Today, 156 early career engineering faculty begin a five-year journey that will take them to the frontiers of fundamental engineering research.
Supported by grants from the National Science Foundation's (NSF) Engineering Directorate, each researcher will set out with at least a $500,000 award and a plan to make advances in engineering. Their work will cover fields ranging from smart materials and advanced robotics to secure communications.
"Resilient infrastructure, abundant food and water, affordable medical treatments, smart communities -- these are engineering marvels that we all want to experience," said Barry Johnson, acting NSF assistant director for Engineering. "For each one of us, throughout our great nation, to reach the America of our dreams requires investment today in new generations of engineering researchers across the country."
The NSF Faculty Early Career Development (CAREER) program, which extends across all of the agency's science and engineering directorates, allows promising junior faculty to pursue outstanding research and excellence in education while integrating both. Awardees have the flexibility to explore unexpected new terrain uncovered in the course of their research.
The Fiscal Year (FY) 2017 Engineering Directorate-supported CAREER awards total about $78 million, out of an estimated $229 million in total CAREER grants across all of NSF.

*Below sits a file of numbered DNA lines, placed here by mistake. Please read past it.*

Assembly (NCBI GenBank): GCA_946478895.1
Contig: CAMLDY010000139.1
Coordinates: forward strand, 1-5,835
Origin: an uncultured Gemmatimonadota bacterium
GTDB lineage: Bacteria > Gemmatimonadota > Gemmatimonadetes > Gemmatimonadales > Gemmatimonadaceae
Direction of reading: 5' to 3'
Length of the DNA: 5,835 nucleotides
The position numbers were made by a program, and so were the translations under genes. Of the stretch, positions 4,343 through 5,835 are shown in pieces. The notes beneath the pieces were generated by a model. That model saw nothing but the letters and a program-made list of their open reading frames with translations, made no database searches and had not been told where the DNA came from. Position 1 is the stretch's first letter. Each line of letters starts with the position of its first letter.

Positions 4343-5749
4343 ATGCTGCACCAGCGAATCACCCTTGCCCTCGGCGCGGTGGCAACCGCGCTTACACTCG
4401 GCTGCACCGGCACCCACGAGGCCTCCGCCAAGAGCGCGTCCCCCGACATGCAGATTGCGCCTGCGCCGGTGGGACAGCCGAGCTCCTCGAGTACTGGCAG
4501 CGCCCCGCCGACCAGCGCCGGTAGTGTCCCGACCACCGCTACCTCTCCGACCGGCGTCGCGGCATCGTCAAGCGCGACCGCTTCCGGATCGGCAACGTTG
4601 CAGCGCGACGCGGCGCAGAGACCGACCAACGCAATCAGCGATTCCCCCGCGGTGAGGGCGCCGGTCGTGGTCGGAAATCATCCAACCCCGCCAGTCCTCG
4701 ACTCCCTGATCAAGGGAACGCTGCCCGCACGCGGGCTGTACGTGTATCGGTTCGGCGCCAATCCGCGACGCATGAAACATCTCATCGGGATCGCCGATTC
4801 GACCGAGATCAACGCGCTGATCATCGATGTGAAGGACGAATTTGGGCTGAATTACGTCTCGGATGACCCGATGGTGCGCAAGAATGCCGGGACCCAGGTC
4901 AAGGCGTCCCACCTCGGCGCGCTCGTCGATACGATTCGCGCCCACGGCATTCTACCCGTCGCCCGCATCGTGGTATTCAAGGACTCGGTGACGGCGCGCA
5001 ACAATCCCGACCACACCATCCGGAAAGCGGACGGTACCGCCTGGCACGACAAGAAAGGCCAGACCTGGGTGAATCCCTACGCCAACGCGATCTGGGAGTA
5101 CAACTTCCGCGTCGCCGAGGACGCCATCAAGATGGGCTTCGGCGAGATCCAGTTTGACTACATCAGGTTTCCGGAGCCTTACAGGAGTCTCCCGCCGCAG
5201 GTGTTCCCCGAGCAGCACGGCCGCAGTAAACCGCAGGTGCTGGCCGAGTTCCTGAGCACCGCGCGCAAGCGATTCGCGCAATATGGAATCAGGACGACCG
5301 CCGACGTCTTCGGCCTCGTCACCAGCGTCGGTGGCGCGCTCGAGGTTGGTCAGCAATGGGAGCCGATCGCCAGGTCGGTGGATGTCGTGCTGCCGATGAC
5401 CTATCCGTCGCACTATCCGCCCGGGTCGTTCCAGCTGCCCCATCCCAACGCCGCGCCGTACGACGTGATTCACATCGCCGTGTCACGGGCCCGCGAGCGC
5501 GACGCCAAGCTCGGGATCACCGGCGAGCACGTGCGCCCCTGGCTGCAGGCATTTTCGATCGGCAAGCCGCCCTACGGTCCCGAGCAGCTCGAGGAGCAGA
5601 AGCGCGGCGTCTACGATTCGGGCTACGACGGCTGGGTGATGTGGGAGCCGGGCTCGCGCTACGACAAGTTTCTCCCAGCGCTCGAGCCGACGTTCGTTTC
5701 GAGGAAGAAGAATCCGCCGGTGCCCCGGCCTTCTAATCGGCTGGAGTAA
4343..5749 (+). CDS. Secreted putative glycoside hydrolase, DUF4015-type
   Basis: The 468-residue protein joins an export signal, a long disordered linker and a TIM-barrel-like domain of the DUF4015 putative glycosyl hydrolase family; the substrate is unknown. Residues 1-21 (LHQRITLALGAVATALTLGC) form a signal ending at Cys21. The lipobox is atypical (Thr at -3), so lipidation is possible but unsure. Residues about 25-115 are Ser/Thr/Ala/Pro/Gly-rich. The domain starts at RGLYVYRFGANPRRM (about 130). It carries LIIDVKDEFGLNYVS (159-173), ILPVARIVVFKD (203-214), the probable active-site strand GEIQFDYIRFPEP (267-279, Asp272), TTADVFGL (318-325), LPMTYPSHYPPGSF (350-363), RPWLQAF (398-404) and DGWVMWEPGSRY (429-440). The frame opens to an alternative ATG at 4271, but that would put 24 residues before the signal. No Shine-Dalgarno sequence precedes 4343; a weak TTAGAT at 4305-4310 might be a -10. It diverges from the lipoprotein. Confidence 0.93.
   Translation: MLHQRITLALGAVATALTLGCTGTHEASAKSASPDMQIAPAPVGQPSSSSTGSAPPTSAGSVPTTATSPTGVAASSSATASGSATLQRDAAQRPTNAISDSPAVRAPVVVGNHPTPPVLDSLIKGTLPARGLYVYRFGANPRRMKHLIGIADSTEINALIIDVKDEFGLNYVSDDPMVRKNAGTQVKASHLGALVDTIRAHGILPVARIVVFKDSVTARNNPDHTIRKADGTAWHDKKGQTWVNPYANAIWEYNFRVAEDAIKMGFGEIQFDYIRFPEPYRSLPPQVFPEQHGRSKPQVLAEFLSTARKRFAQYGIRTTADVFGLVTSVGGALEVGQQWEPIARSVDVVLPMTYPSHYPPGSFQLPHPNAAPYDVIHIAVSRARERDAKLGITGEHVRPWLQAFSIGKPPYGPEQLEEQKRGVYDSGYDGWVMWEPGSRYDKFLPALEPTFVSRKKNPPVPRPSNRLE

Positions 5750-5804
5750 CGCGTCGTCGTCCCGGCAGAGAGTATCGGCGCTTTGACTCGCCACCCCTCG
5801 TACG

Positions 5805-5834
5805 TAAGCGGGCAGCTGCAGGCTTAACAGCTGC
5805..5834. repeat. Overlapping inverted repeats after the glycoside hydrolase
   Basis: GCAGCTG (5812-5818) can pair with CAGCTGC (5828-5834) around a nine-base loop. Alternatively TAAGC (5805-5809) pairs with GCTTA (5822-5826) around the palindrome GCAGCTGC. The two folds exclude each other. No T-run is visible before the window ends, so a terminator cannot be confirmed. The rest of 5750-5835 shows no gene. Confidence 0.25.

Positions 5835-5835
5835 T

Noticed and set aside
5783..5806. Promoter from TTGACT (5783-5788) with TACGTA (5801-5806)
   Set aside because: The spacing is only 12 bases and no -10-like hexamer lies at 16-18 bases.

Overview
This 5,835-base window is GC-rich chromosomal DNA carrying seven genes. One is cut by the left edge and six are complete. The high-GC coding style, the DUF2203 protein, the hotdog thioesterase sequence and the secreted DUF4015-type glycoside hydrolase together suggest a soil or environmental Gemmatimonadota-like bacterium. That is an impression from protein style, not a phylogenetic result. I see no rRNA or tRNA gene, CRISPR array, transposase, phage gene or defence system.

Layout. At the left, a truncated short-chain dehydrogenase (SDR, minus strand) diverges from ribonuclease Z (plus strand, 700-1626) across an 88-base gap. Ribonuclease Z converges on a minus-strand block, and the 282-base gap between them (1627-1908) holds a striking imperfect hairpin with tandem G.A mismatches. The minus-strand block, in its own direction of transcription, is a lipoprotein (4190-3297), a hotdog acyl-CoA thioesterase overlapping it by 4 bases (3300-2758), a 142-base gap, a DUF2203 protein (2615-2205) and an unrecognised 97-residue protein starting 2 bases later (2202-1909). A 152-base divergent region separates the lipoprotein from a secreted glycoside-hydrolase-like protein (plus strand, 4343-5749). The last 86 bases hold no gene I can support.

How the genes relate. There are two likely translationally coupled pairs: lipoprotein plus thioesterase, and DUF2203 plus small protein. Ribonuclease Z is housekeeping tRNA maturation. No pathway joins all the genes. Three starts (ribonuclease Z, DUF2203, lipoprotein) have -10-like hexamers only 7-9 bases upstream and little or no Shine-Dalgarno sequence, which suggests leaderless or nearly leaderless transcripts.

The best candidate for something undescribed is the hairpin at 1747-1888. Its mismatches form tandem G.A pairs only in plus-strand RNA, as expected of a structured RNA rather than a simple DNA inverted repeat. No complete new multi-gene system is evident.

This year's awardees hail from 88 institutions across 34 U.S. states. They bring a diverse range of engineering expertise and thinking, essential components for innovation and the development of new technologies, Johnson said.
At least 32 percent of awardees are women and 10 percent are from underrepresented groups, according to self-reported proposal data. These percentages are higher than those of U.S. engineering faculty overall. In addition, more than 17 percent of awards go to grantees in Established Program to Stimulate Competitive Research (EPSCoR) states, which are working with federal support to build sustainable increases in research and education capacity. NSF awarded at least 52 percent of the Engineering CAREER awards to new principal investigators.
"The impacts of NSF early career awards extend well beyond the five years of the grant," Johnson said. "CAREER grantees have thought about their research objectives, the knowledge they want to gather and the innovations they want to create over the long term. CAREER awards set in motion lifetime journeys of research for the investigators, and often for their students, too."